Python: Wat

Sat 08 March 2014 by Peter Ward

You’ve all seen wat, right? Of course you have.

Of course, Python doesn’t have any Wats, right? Well, not so much.

Let’s talk about Python!

>>> 'toys"r"us'
'toys"r"us'

Makes sense. So if we change those outer quotes to double quotes, we should get a syntax error, right?

>>> "toys"r"us"
'toysus'

Wat.

Let’s talk about Python!

>>> 42**True
42
>>> 6 * False
0

This is because before True and False were available as builtins, people would write True = 1 and False = 0 at the top of their Python files. When they were introduced, they made bool a subclass of int, True == 1 and False == 0.

So of course, you can do arithmetic with booleans.

Wat.

Let’s talk about Python!

>>> data = {
...     1: 'one',
...     '1': 'won',
...     True: 'true',
... }

Right, it’s a dictionary with three items: the keys have different types, but the basic idea is that we map objects to some string representation of them. Right?

>>> data
{1: 'true', '1': 'won'}

There are three behaviours of dictionaries which come into play here. The first is that keys in dictionaries compare equal if they have the same hash value (__hash__), and compare equal (__eq__). The second is that dictionary literals are evaluated by starting with an empty dictionary, and inserting each item in order (left to right). The third is that if you are inserting an item into a dictionary and the key is already there, the value will be replaced, but not the key.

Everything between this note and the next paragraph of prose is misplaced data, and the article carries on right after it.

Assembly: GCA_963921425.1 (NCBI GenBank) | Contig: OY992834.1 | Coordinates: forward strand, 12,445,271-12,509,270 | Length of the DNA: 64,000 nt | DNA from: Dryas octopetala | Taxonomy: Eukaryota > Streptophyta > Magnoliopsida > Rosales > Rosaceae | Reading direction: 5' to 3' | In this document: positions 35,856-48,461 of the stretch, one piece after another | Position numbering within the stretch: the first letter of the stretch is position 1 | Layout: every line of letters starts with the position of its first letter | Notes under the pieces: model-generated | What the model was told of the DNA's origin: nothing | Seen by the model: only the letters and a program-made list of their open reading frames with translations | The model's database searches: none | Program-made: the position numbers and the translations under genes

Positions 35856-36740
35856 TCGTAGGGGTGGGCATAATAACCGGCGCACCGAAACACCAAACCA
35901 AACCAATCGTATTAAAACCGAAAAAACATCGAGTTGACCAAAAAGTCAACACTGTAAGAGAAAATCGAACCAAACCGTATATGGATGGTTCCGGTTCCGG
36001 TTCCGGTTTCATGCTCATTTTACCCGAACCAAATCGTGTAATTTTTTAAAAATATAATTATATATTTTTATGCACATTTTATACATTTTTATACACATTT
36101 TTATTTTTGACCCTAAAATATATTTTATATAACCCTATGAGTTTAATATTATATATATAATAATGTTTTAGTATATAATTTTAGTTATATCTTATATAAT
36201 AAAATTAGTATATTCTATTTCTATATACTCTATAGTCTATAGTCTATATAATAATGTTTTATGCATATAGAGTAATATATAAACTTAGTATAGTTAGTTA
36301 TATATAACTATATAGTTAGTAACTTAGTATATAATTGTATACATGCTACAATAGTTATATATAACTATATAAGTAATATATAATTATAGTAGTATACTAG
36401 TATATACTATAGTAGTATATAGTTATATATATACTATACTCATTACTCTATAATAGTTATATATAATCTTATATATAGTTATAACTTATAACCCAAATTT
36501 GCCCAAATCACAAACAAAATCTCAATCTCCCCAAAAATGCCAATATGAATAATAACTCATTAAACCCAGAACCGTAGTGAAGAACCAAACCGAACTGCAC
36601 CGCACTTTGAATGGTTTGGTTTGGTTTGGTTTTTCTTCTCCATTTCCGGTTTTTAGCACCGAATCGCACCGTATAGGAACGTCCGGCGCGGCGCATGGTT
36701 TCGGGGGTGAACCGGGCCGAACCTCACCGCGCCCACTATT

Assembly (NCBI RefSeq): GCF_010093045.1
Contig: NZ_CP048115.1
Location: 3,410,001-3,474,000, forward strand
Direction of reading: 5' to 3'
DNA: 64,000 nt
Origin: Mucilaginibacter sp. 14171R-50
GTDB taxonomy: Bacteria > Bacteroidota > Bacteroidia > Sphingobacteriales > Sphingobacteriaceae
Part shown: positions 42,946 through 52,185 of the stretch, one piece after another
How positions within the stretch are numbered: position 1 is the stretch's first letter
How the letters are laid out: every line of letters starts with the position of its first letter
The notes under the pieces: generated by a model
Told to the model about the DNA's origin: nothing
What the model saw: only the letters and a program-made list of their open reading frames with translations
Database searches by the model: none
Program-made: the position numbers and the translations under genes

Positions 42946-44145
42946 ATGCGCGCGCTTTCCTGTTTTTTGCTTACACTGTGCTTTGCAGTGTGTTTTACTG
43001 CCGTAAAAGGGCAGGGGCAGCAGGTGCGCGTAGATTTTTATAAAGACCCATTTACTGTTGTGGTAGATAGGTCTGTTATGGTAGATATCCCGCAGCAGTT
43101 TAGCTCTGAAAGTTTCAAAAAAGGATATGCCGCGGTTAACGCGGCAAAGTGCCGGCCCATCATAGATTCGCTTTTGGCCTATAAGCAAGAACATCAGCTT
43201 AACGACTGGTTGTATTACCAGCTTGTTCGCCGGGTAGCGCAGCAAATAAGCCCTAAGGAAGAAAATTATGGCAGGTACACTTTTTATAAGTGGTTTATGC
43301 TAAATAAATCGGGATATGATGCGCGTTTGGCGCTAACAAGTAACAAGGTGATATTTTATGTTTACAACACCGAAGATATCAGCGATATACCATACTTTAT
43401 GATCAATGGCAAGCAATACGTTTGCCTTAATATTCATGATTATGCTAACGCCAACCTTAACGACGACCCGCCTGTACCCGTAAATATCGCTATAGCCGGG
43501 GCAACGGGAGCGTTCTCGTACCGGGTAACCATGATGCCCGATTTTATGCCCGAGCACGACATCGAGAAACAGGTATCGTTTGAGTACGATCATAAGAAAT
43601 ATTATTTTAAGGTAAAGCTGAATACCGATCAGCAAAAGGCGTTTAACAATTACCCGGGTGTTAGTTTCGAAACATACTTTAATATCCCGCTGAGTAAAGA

Which means that in the example above, this is what happens:

>>> data = {}
>>> data[1] = 'one'
# {1: 'one'}
>>> data['1'] = 'won'
# {1: 'one', '1': 'won'}
>>> data[True] = 'true'
# {1: 'true', '1': 'won'}

Wait, why did the last insertion replace the value for 1? Well because hash(True) == hash(1), and True == 1, of course.

Wat.

Enough making fun of languages that suck, let’s talk about JSON!

>>> import json
>>> data = {'1': 'won', 1: 'true'}
>>> json.dumps(data)
'{"1": "won", "1": "true"}'

This is valid JSON.

Wat.

Let’s talk about Python.

>>> 1 > 2 is False
False

Uh, wait, but 1 > 2 isn’t true, so it should be False, right? Like this:

>>> (1 > 2) is False
True

Hmmm, that works, maybe it’s just a precedence thing:

>>> 1 > (2 is False)
True

Nope (and note the re-occurence of False == 0 in this). This is actually a case of Python’s chained comparisons:

>>> 1 > 2 and 2 is False
False

Chained comparisons are actually awesome…

a t-rex playing

…but if you ever use it with disparate operators like this, Wat.

And let’s finish up with some Python!

This was fixed in Python 3, but there’s still plenty of Python 2 programmers just waiting to bump into this one.

>>> class GiantSpiders:
...    count = 0
...    legs = [
...        'leg %d' % count
...        for count in range(8)
...    ]
...
>>> GiantSpiders.count
7

Arrrghh! Help, spiders!

Wat.

Also, the one which didn’t qualify

Time objects representing midnight are falsey. Except, it's not quite as simple as that. Unfortunately, this only qualifies for an honourable mention: there’s an open bug for this issue, so it might be fixed.


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